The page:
Newspaper Page Text
I WHN LITE 15 DONE jj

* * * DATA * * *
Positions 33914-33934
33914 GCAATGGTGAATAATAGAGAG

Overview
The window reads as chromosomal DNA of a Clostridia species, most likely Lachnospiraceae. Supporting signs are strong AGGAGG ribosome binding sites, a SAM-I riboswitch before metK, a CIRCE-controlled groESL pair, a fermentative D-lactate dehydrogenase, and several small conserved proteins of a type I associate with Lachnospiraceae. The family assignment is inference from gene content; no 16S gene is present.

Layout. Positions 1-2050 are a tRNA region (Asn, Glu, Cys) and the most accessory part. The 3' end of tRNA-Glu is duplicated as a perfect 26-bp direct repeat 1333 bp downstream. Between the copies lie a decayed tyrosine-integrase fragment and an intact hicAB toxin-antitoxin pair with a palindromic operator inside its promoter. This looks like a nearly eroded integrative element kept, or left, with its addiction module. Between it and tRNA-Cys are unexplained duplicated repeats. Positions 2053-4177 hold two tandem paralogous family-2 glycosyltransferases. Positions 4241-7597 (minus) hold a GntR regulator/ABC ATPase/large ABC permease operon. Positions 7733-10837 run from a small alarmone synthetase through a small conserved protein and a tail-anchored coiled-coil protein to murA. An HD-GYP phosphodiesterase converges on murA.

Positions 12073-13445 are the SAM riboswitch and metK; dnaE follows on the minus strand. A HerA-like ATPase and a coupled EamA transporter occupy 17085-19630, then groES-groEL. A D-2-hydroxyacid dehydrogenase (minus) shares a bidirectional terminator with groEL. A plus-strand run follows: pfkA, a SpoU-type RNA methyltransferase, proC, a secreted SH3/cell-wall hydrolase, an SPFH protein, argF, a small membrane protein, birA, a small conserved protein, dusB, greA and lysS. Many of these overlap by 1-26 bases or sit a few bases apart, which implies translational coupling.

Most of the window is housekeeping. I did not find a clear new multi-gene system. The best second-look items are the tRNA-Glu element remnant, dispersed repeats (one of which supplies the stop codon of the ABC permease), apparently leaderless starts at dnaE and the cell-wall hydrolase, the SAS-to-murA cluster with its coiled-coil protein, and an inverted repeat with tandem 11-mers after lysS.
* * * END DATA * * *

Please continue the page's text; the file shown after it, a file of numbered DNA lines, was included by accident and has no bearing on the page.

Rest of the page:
Sweetheart, when all the ways are trod. And green earth fades from view When my starved eyes shall look on God I shall look back to you! Sweetheart, If ever heavenly place Be given as life's due. Lonely and lost In all Its grace - X shall lcok back to you! Still shall I breathe the earth-sweet breath. , Though far from mortal view. Beat down the iron gates -of death. Sweetheart, and come to you! From the Atlanta Constitution. The Martins' Masquerade. BY KATE M. CLEART. iAuthor "A Lady of the Mountains." (Copyright 1901: by Dally Story Pub. Co.) ' "I never wanted bo much to go any where!" cried Evelyn. 1 Her aunt's lips closed In the straight and stubborn line which Evelyn knew boded grim determination. . "A masquerade is no place for a child!" she declared grimly. "A child! Do you know I'm going on eighteen! My mother was married before she was the age I am now. Aunt Augusta." Mi83 Mifflin looked up with a frown. ! "How often am I to remind you not to call me aunt?" she said in sharp, unrepressed vexation. "People hear ing you would think I was old really old! It is quite sufficient to call me Agusta." . "But if I call you Agusta," she pout ed, "folks will say you are my sister." Miss Mifflin turned quickly. "Sup- "posing they do! I'm sure we look alike. It was only the other day Mr. Partridge was laying he almost mis took me for you when he came la at dusk." "At dusk?" Eveiyn stole a parentblc glance at the mirror opposite. "Wasn't it after dark?" "You are an impertinent girl!" said Agusta Mifflin. "I'm almost sorry I ofTered to keep you with me this win ter while your parents went abroad!" - "I I'm eorry if I was impertinent!" apologized Evelyn. . Then she put her face down on the kitten's neck, and tried hard not to cry. She was disappointed and miser able too. She was the sole child of wealthy and adoring parents. She had known only city life. When It became necessary for her. father to cross the Atlantic to see about an estate which had been left him, he suggested tak ing his wife and daughter with him. But it was Evelyn herself who decided she would prefer to spend the few months of their absence at her moth er's old home in the liltle town of Garvin. "You've told me so much about It," she 6a id to her mother, "I can fancy what you had there when you were a girl. The dances, and. the sleigh rides, and the skating, and all the lovely "I never wanted to go nny place bo much in my life." times one can only have In a real o?d country home. As for Aunt Agusta, if she 13 anything - like you mamma mine, I'll love fcer dearly." Mrs. Barret's memories of her elder sister were flattering. She did not consider that years of isolation and solitary spinsterhood might have sap ped 'the joy of life and the capacity of pleasure from the mistress of Mif fiin Lodge. So it was with the con viction that her girl was about to p3S3 ,a safe, petted and delightful winter 'that she packed Evelyn's rich, gay garments, and kissed her good-bye. i If. as Mrs. Browning assures us, "Ten layers of birthdays on a woman's head are apt to fossilize her girlish "mirth." twice ten have a still more petrify ing effect. Then, Evelyn was Indis creet in timing her arrival. For the first time in many - a year Mis3 Mif flin had an admirer. He was stout, he was bald, he was asthmatic But he was a suitor or it was evident be meant to become one. Mis 3 Mifflin was revelling In his attentions, de lighting in his assiduous courtesies, and actually debating the choice of shades' for a bridal robe, when Evelyn. Barret appeared on the scene. Not that Evelyn would have looked at Mr. Paitridge. But Agusta noticed that Mr. Partridge sent many an admiring glance at the graceful young c.ty girl with the sparkling eyes, sweet, mock ing mouth, and m&sse3 of fluffy br.nze gold hair. Evelyn, found life in the conservative old house very dull. She wished many times a day she had gone with her parents. She was already counting the weeks until their return. In her heart of hearts she knew that the real reason she had not wished to accompany them was because el her absurd little quarrel with Rob Aylmer. She had been In fault, but ahe would not admit It. He kept proudly absent. She could not bear that the Atlantic should roll between them. She knew that hia sister liver la Garvin. When les came down to visit ber. as he did I frequently, she weald meet him, ana j their former happy companionship and affection would begin all over again. And now he was here! And he was to accompany his sister to the mas- j querade at the Martins. Invitations j had come tqMIss Mifflin and ber niece. And Agusta Mifflin had decided masquerades were sinful. "Didn't you ever go to one whei ycu when you were young?" she asked. "When what? I hope I have too much respect for myself to cover the face God gave me!" "Oh, dear dear!" lamented Evelyn. She whisked out of the room, got herself into her wraps, and started off to walk away her disappointment. The frozen snow was firm beneath her feet. A glorious sun set - the - frost white trees sparkling. The air was crisp and exhilarating. Just as Eve lyn turned out of the gate she met James Partridge coming in. A sudden wild hope made her pause and hold out her hand with much cordiality. "Mr. Partr.uge you're going to the masquerade, aren't you? Oh, do! It will be such fun! Ask Aunt Agusta to go with you!" Mr. Partridge was a trifle perplexed by ber eagerness the intensity of her interest. . He wa3 a good-natured old chap, and be promised to do as she wished. The audacity of his request almost took Agusta Mifflin's breath. But she was prodigiously flattered. It was a long time since she had been asked to go to a dance! The inten tions of Mr. Partridge certainly must be serious! Her scruples vanished in a flurry of excited anticipation. But there was Evelyn "Yes, on condition my niece knows nothing about it- I am responsible for her while her parents are In Europe." "I was hoping that Miss Evelyn might " Miss Evelyn, who had come back for a letter she had written and wished to mail, caught the sound of her name, and stood motionless. She had been on the point of leaving the library when Partridge spoke. " Not for the world! Nor must she think that I intend going. I shall go to spend the evening with my friend, Anne Spencer. You can meet me at her house, and from there we'll go to the Martin's masquerade. - 111 take my costume with me in a satchel. No, in deed, you shall not know what 1 am to wear!" She giggled in an arch and youthful fashion. "I am sure I can deceive you all the evening! My!, how dreadful it seems to go to a masquer ade!" And again Evelyn heard a juvenile giggle. The next day Miss Mifflin took a trip to her dressmaker's. Duting the week mat followed she was more alert and fidgety than Evelyn had ever known her to be. And when on the morning of the day of the ball a bulky package arrived for her, she darted upstairs with it in a maqner surprisingly agile. Her niece took calmly her1 announce ment at luncheon that she would have tea and spend the evening with Mis3 Spencer. After her usual siesta she took her departure. Evelyn looked smilingly after her as she walked briskly away carrying her satchel. And ten minutes later she sought the stable boy. "You bet!" replied that young man in reply to her question. He' grabbed the coin and note she offered him. and darted oft. Mr. Partridge remembered having heard something about It being a woman's privilege to change her mind, when ne read the missive. "Say its all right," he charged the boy. "I'll be at Mifflin Lodge on time." And he was there a good hour earlier than he had promised to meet Miss Mifflin at Anne Spencer's. But early though it was a tall, muffled figure was waiting had indeed opened the door for hint. "So you decided not to go to Miss Spencer's," he said, as he helped her into the carriage. "1 wish your niece were coining!" "Dear Mr. Patridge, I hope you are not regretting having ask " "So delighted to have the pleasure of your company! So grateful for the honor! But pardon me your voice sounds " "Such a dreadful cold!" whispered his companion huskily. Half way to the Martin's a cab dashed- by them. A face was visible at ths window. Partridge gave a grea start. "You are going to have a visit from a near relative, I think," he ventured. "That vehicle is apparently going to Mifflin Lodge. The lady pardon me looks like you. Ah we are almost there! May I claim the first dance?" "If you penetrate my disguise," she murmured. "If you recognize me!" There was a wig of luxuriant tresses in the box with the youthful coiiuma of Ophelia which Mis3 Mifflin had se lected. . This Evelyn did not require. She let loose ail her own lovely, shin ing locks, and when she went from the dressing room down into the thronged parlors, many turned- to look at the fair vision. For the gown. "a virginal white vesture. Loosely gathered at the throat." The flower-entwined hair and flower-laden arms of sweet Ophelia made .an entrancing picture. Who was she? The whisper went around. Her ident ity was unsuspected. It was a slender and knightly Hamlet who came for ward to claim the first dance as his due. "Evelyn," he whispered, "did you think I would not know you! Your walk and your beautiful hair. I've been so miserable! I wonder if you will forgive me! Hob, it was I who was to blame! And, strong in youth and love, sway ing off down the room in the mystical, musical - dance together. ' neither thought of James Partridge, diligently seeking for the gaunt form of Mia3 Mifflin and finding her not nor ct Agusta Mifflin herself digesting at home the truth of the adage that where there's a will there's a way! Kimbolton Cdstle. ( Special Letter.) Kimbolton castle, the splendid seat of the duke of Manchester, is one of the least known, though not one of the least InteresUng, of. the stately homes of England. To it are attached poignant memories of one of the no blest and most unfortunate of .Eng lish queens, and it is strange to think that a young American duchess will now be mistress of the noble rooms where Catherine of Aragon spent the last dreary years of her life. Kimbol ton Is said by some people to remind them of Hampton court. The original design probably early Tudor in its origin has almost disappeared. Sir John Vanbrugh having restored and beautified the building standing then by the wish of the first duke of Man chester; but he . wisely left the old courtyard, which recal's Wolsey's pal ace by the Thames, very much as it must have been in the day3 when Henry VIIL's first queen was given it as her dower house. . Treasure Boom of Art. The splendid pile of buildings Is surrounded by noble lawns and great trees indeed, it has been rightly said that everything about Kimbolton is arranged in the "grand manner." Even the corridors and anterooms are hung with fine paintings and treas ures of all kinds, and in the reception rooms are some of the most famous examples of continental and English art, worth their weight in gold. In KIMBOLTON CASTLE, the dining room, an apartment of no ble proportions, is the justly famed full-length "Cromwell," which recalls the fact that a Baron Kimbolton was one of the great Ironside's most fav ored generals. There also hang . a number of marvelous Vandykes and Holbeics. Many Bare PaTntlnge. The drawing rooms, which will doubtless now be restored to their pristine splendor, are hung with price less tapestries, which, in their turn, serve as background to family por traits belonging to all periods. These, of course, greatly differ in artistic value, though, from the historical point of view, there is not one of them but has some special interest; indeed, it is to be hoped that the young duke and his bride will not fall into the mistake made by so many modern owners of fine old places, who, follow ing the advice of their too zealous friends, banish all those of their an cestors who are either plain or ill painted to the garrets and lumber rooms. Fortunately, many of the por traits hanging at Kimbolton have an Intrinsic value Rubenses, KnallerB, Ho'.beins and Reynoldsas vying with THE DINING ROOM AT KIMBOLTON JUG (ON THE RIGHT) WHICH MUCH IN EVIDENCE. The Bone Is Kot Yet , a Back Number. The horse is not a back number. He Is, and always will be, very much in evidence. As long as man is man no mechanical Invention can take "the place of "man's noblest . conquest." This is the argument of the Independ ent and one to which people with red blood in -their veins will agree. . The Independent says: "Do you know of a boy who is fond of vigorous life In the open aid, who loves the fields where the meadow lark sings,who would hesi tate to exchange a bicycle for a live pony? The mastery of real flesh and blood, the control of a spirit as proud as his own, fascinates him and grati fies his ambition. Later the passion of the boy dominates the man. The ex cellence of the modern horse Is traced rto the Byerly Turk, the Godolphin 'Arabian and the Darley Arabian, about i each of which much fiction has been 'written. These horses possessed traits so strongly marked as to be trans emitted with a reasonable degree of cer tainty. When transferred from" the t scanty herbage of the desert to the gen erous pastures of England and bred .for a purpose these stallions estab lished a breed of admitted merit which nas Improved from generation to gen eration. Through racing tests weak Individuals : were eliminated and the Most Interesting English Houses, of each other in showing at their best departed members of the house of Montague; while at Kimbolton also is the finest known Vandyke of Charles L - . Peculiarly charming are some of the family groups, notably Pellegrini's de lightful painting of the children of the first duke of Manchester; while Reynolds presentment of the fourth duchess and her boy, as a very fully attired Venus and Cupid, is one of the most characteristic and graceful works of that great portraitist. JRaoan mt efetorleal Interest. - The rooms which have from time immemorial been set apart for the use of the reigning duchess of Manches ter bear many characteristic traces of their two most recent owners. The present duchess of Devonshire was very -fond of Kimbolton, and was inti mately acquainted with the great his torical traditions of the place. Con suelo, duchess of Manchester, as Lady Mandeville, was brought home to Kim bolton as a bride,- and; after her hus band's accession to the title, her ex quisite taste was free to disport itself in the delightful rooms which will now pass into the possession of the new duchess, who will do well to alter as little as may be the charming bou doir. . In Qaeen Catherine's Room. Queen Catherine of Aragon's room contains a number of fina palntlng3. including one of the queen herself; and some of the furniture which still adorns the stately apartment was un doubtedly in use at the time when Shakespeare, in some immortal lines, depicted the dream of the imprisoned queen -whom angels visited -at Kim bolton with messages of peace ' and comfort. Intimately associated "also with Queen Catherine is the quaint chapel where she spent so many hours of her lonely days praying in rain that the presence of her only child (after ward Queen Mary) might not be de nied her. And among other Interest ing relics of the Spanish queen's so journ and death at Kimbolton is a great chest, which seems to have been one ct her traveling trunks, and which, " owing, perhaps, to the fact that the poor lady took so few jour-! neys, is in excellent preservation; this interesting relic is placed at the bot tom of the grand staircase and always arouses much curiosity in the minds of fair visitors. Young Duke's Study. The room which the young duke of Manchester uses as his study was fit ted up by his grandfather, the sev enth duke. It contains a valuable collection of both - old and modern books and also some curious souvenirs of Napoleon HI., who was the late duke's intimate friend, one such mel ancholy relic being an ivy leaf picked by the emperor on the day which fol lowed the battle of Sedan. At Kimbol ton ' successive dukes of Manchester have gratified the family love of sport. In the white hall, often used by the seventh duke and by his duchess (the ent duchess of Devonshire) as a sit ting room, are some splendid sporting trophies. CASTLE, SHOWING LEATHER BELONGED TO CROMWELL. survivors strengthened the breed and firmly fixed the type. The thorough bred racehorse is generally recognized as a fundamental factor in-breeding, and It is not strange that he should be given first place in horse show and other competitions. Rysdyk's Hamble tonian, the great progenitor of the American trotter, was descended In the male line from a thoroughbred, and the leaven of the Orloff, the trotter of Russia, is thoroughbred blood. The in telligent use of this composite blood, breeding in and in for a purpose, has fixed the type almost as securely as the racehorse type is fixed and trotters are produced with unlofrmity." To Steer A arena Boreal la. A Danish expedition recently left Co penhagen for Finland to study the au rora boreal is. The principal station will be located at TJtsjokl. in North Finland, where the expedition will re main three months. The expedition has been dispatched under the auspices of Dr. Adam Paulsen, director of the Copenhagen Meteorological Institute. The party consists of Lieut. La Corn, leader; MM. Middilbo and Kofoed, physicists, and the artist. Count Herold Moltke. The American people are great theater-goers, and spend about 9112,000,000 annually for such amusements. A HORSE OF ANOTHER COLOR. She's just about the . sweetest little creature' That ever trod the earth. Patrician breeding glows in every feat ure. Attesting to her wortK. With longing wild and deep my bosom aching. I watch her on parade; - - Naught knows she of my ' hungry heart's awaking, . Nor cares I am afraid. Quite conscious of her transcendental beauty. Superb in every line. She passes.' and I nurse the . bitter . knowledge She never can be mine. Her eyes are like twin dusky JeweU burning " Beneath her raven hair. Her supple neck in every . pose and turning Shows grace beyond compare. She's not for me. Another man bas caught her A man most coarse of speech. Who knows her value now that he has got her. . And keeps her out of reach. "Yd give her up, but. say. I'd be a gilly." He said, "since she's so fine. -To take less than a thousand for that filly" ' She never can be mine.'. BIS CAUSE FOR COHPLAIXT. From the Cleveland Plain Dealer: The English soldier scowled at his Boer captor. "Hang It all 'he said. "I'm getting heartily tired of all this! What are you going to do with me?" "Going through you and then go ing to let you go," replied the smiling Boer. - "Confound it," cried the captive, "that ain't according to the rules of civilized warfare. Here you've gone and captured me five separate times. Every time you catch me you go through and take my gun and my'car tridge belt and my watch and my pocket knife. It ain't right. You ought to keep me awhile and let me get acquainted. It looks so deuced in hospitable to send a fellow packing as soon as he arrives. Besides, I hate to walk back every day or two. It gets so blamed monotonous, and it makes a fellow feel cheap." "Can't help it, said the Boer as he rapidly possessed himself of all of the Briton's movable personals. "Well, say," said the captive as he ruefully contemplated the spoliation, 'tjust tell me, won't you, what under the sun the reason Is that prompts you to send me back?" - The Boer pointed at the valuables that he bad just removed from the vrctim of war's uncertainties. Then be drew four watches from as many of his own pockets. After this he smiled. "As long as the catch continues so good," he said, "you can hardly fclame me for wanting to set you free again." THE ROSTAND CRAZE. "Jocko "Are you crazy. Jumbo?" Jumbo "No; I'm going to Mrs. Hip po's fancy ball as Cyrano de Bergerac!" ' CROWING BOLDER. "How comes it that young Simpkins, usually so gauche and silent in society, wears tonight this easy air or insouci ance and assurance?" "It is because he has just realized that the date is Dec 22 and he need no longer cudgel his brains - desperately for conversation openings. Behold him, after Introduction to the fair Miss Towaley, easily observing: 'The er days begin to er lengthen out, don't they?" Punch. NO CBAXCE FOR MOVOTONT. "No, said the lady from "Chicago, "I can't bear monotony. I have live lovely children, each one with a differ ent family name. Ton don't know what a comfort It la to try and trace in their interesting lineaments the re semblance to the various -members of my quintette of husbands. And just think! At each one of my weddings, save the first, I have been attended by a new infantile ring bearer! Isn't the idea lovely?" Cleveland Plain Dealer. MATRIMONIAL BARGAINS. " A customer (in the complete depart ment store) 1 notice so many couples taking the elevator for the thirteenth floor. Why are " The ribbon clerk They are- taking advantage of the special offer in the matrimonial department. Rev. Mr. Splicer is performing ceremonies today at half price. Brooklyn Life. TRICE OF THE JEWELERS. From the Detroit Free Press: "They are all alike," remarked the man com ing out of a Woodward avenue watch maker's, accompanied by a lady. "Who?" inquired his wife.. "Watchmakers." "How?" "I thought other cities maybe were n't quite like our small town in the wu uiu wicjteu west, put xney are, and more so. I take my watch, which, as you know, is a fine gold one, fully jeweled, costing $300, in to have a few FTUra mivnh IHtla'.a Vi . n n the boss time tinker gives me an old battered tin watch to carry In its place that makes me ashamed to look into the face of a reputable watch for weeks. In addition it excites suspi cion in the minds of my nearest friends when they see me take it out. and if I should die with that watch on my per son in a strange country the news papers would say: 'Judging from the watch found on deceased he must have come from Toledo. Now what I want to know is why don't jewelers have 'substitute watches to match their custodiers? That is to say.let the cus- .n.n i 1 , . f. , 1 J A mine the kind of a watch he is to carry until he gets his own again." But his wife couldn't tell him to save her life. A DIFFERENCE. .The parson (on a visit) And how long do you pray at night, my boy? The boy Winter or summer? CHRONIC KICKER First waiter That man over at the corner table is an awful kicker. Second waiter Yes, he comp'ained the other day because there were no pearls in his oysters. First waiter And now-he wants to know what we mean by removing the diamonds from the diamond-back ter rapin. Philadelphia Record. LITTLE SMILES. Briggs I hear you have been oper ating in Wall street. Griggs A great mistake. I've been operated upon. Harper's Bazar. Willie Pa, what's a fixed star. Pa (formerly an actor) A fixed star, I suppose, is one who gets his salary regularly. Philadelphia Press. ' Tess Miss Scrawney says she Just hates to go to the opera. Jess Yes. but what she means is that she can't "bare" to go to the opera. Father Neptune What's that howl of lamentation? The dolphin The swordfish is fighting mad because he couldn't kiss the mermaid. Cleveland Plain Dealer. r Fortieth friend (since breakfast) By Jove, old fellow, you've got a fear ful cold. What are you taking for It? Sufferer (hoarsely) Advice. New York Weekly. Bill the Bite Ever go through a railroad collision? , Jake the Jonah Naw, the best. I ever done was to go through the passengers after the col lision. Indianapolis Press. He Oh, yes; he s eloquent. But I can't' say I admired the whole of his speech. She No, his mouth isn't pret ty, but then it's partially hidden by his mustache." Philadelphia Press. Clara I wonder how Mattie came to marry" Fred Somerby. Bertha The most natural reason In the world. Fred had an overcoat that was a perfect match for Mattie's new gown. Boston Transcript. The artist That is by far the best portrait In your whole collection. Mr. Wacash You bet! Why, my wife and I are constantly quarreling over who should have him for an ancestor. Brooklyn Life. Young lady Give me one yard of why, haven't I seen you before? Shop assistant Oh, Maud, can you have for gotten me? I saved your life at the seashore last summer. Young lady (warmly) Why, of course, you did! You may give me two yards of the rib bon, please. Tit-Bits. , He (in his wrath) When I married you I had no idea what a fool .you were. She (in her equanimity) The fact that I was willing to marry you should have "removed all doubts oa that point. Boston Transcript. Sunday school teacher Where did the three wise men come from? Phil Adelphy (whose family had only re cently removed to Chicago) They came from the east. Sunday rchool teacher And why were they called "wise men?" Phil Adelphy Because, ma'am, they went back home again. Philadelphia Press. Italian macaroni is no longer made by band, but by machinery. Accord- 1 n Dritl.h , i . . - -..rT7s. about 70,000 cases of macaroni are an nually exported to England and 500,000 to the United States.